http://www.mercurynews.com/central-coast/ci_25230809/king-city-former-an...

Nor is Tehana Texas
http://www.chicagotribune.com/news/nationworld/chi-texas-profiling_wittm...

Nor is Pennsylvania
http://blogs.ajc.com/news-to-me/2014/02/26/judge-paid-2-6-million-to-sen...

But blatant, obvious cases like these are just the tip of the iceberg. The real corruption is legalized and institutionalized throughout the system. A state where no cop ever goes to jail for murdering someone, but 2 million people rot in jail (at any given time) is thoroughly corrupt to the core.

Posted by Greg on Feb. 27, 2014 @ 11:47 pm

Get your head out of the sand Greg. Your quote, "No cop ever goes to jail for murdering someone....." Really? You seem to know how to use a search engine and find other examples of corruption outside of SF. Why don't you research articles of officers convicted of homicide? You'll find some. There is corruption examples of every profession! I'd say doctors are inherently upstanding and trustworthy people wouldn't you? I bet I could find incidents of billing fraud, malpractice, medication fraud and other crimes made by doctors. Should I believe every doctor is corrupt now? Well I don't but maybe in your world you do. Curious to know what you do or did as a profession Greg? Care to share? I bet I could find an article of wrongdoing in yours to.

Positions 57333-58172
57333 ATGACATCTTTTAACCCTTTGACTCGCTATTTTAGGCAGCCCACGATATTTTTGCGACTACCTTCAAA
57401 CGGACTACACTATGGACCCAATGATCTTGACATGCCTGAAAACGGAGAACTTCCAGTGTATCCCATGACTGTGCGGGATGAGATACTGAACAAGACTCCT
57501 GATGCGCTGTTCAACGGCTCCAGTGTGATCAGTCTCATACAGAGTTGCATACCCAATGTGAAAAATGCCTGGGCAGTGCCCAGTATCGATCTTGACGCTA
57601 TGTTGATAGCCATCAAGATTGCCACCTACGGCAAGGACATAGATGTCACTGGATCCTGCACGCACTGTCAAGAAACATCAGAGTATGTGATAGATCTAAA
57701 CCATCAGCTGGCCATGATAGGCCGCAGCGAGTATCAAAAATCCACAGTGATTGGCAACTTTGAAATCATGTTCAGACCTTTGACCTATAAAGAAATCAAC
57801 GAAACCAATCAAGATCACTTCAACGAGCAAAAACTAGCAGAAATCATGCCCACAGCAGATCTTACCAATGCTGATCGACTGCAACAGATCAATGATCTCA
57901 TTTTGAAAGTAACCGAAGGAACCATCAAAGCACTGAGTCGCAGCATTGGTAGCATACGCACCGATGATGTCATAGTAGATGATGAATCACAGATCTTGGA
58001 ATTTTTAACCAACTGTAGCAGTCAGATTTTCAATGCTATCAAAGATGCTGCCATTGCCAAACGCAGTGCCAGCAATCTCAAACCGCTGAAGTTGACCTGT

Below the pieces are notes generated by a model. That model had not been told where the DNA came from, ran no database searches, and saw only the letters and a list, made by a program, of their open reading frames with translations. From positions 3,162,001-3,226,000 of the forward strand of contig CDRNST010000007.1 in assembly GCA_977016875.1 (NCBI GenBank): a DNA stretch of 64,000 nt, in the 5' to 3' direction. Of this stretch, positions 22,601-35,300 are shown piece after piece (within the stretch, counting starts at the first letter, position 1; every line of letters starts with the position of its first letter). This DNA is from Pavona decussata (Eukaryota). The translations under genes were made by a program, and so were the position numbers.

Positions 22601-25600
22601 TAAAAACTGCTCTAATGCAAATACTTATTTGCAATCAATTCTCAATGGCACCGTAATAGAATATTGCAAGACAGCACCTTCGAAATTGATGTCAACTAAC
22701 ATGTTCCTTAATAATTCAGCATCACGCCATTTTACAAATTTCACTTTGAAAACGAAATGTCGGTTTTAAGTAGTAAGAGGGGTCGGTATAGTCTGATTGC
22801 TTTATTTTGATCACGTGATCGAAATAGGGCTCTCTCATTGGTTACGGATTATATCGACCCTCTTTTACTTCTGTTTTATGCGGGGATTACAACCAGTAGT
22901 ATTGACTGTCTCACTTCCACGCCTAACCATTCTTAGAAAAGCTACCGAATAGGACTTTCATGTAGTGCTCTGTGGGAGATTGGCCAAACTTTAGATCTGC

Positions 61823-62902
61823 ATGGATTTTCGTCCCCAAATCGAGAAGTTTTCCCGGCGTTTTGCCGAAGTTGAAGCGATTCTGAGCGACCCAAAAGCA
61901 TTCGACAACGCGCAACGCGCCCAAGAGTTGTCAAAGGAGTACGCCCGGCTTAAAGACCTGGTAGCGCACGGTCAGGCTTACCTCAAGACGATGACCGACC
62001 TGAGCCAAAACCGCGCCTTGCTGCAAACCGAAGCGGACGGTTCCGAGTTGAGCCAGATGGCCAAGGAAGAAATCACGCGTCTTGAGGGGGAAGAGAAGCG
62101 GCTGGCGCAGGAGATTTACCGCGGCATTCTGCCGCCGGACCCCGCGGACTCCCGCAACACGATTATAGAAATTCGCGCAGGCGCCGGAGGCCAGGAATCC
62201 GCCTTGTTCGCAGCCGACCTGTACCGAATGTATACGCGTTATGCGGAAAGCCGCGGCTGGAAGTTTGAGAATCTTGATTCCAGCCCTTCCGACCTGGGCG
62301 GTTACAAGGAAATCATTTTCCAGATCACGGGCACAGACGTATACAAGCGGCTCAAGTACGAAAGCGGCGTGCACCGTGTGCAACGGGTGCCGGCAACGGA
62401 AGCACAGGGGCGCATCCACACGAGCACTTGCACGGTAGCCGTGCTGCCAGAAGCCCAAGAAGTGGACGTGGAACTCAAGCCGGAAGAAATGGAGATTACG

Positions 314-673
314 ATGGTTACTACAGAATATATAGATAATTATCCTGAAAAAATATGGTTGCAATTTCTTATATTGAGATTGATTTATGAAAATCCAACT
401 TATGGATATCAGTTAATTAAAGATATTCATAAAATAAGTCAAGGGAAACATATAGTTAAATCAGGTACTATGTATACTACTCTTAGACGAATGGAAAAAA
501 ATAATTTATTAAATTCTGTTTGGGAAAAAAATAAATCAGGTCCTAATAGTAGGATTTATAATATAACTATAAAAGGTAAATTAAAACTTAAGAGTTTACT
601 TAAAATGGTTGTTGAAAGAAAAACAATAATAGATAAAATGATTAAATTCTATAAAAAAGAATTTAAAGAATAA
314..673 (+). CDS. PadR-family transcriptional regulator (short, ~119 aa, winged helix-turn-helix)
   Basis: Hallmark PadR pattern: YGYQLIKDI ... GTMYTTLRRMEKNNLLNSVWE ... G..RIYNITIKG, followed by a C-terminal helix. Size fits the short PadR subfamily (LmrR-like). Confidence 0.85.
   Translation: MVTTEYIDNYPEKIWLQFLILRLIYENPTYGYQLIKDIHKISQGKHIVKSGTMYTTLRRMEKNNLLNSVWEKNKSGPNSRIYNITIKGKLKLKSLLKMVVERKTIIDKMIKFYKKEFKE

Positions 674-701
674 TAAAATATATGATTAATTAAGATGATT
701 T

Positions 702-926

Posted by Guest on Feb. 28, 2014 @ 4:50 am

" Your quote, "No cop ever goes to jail for murdering someone....." Really?"

For something they did on the job? Doubt it.

"You seem to know how to use a search engine and find other examples of corruption outside of SF."

These were cases I remembered just off the top of my head from the last 2 *weeks*. The King city case I heard about on KPFA the other night on the news. The Pennsylvania case was highlighted on Democracy Now! a week or two ago. The Texas case was written about on Daily Kos. I'm sure there are others but I didn't bother to use a search engine to find them. Again, these are just recent cases.

"Curious to know what you do or did as a profession Greg? Care to share?"

Not really.

Posted by Greg on Feb. 28, 2014 @ 8:22 am
Posted by guest on Mar. 02, 2014 @ 5:58 pm

Isn't the Chief of Police responsible to the mayor? So when will this Lee be held accountable for this? Or is savior Lee above reproach again? He's supposed to know what's going on "on his watch." Or is he too busy partying with techies and the bourgeois elite (his corporate owners)?

Posted by Miguel on Feb. 27, 2014 @ 5:45 pm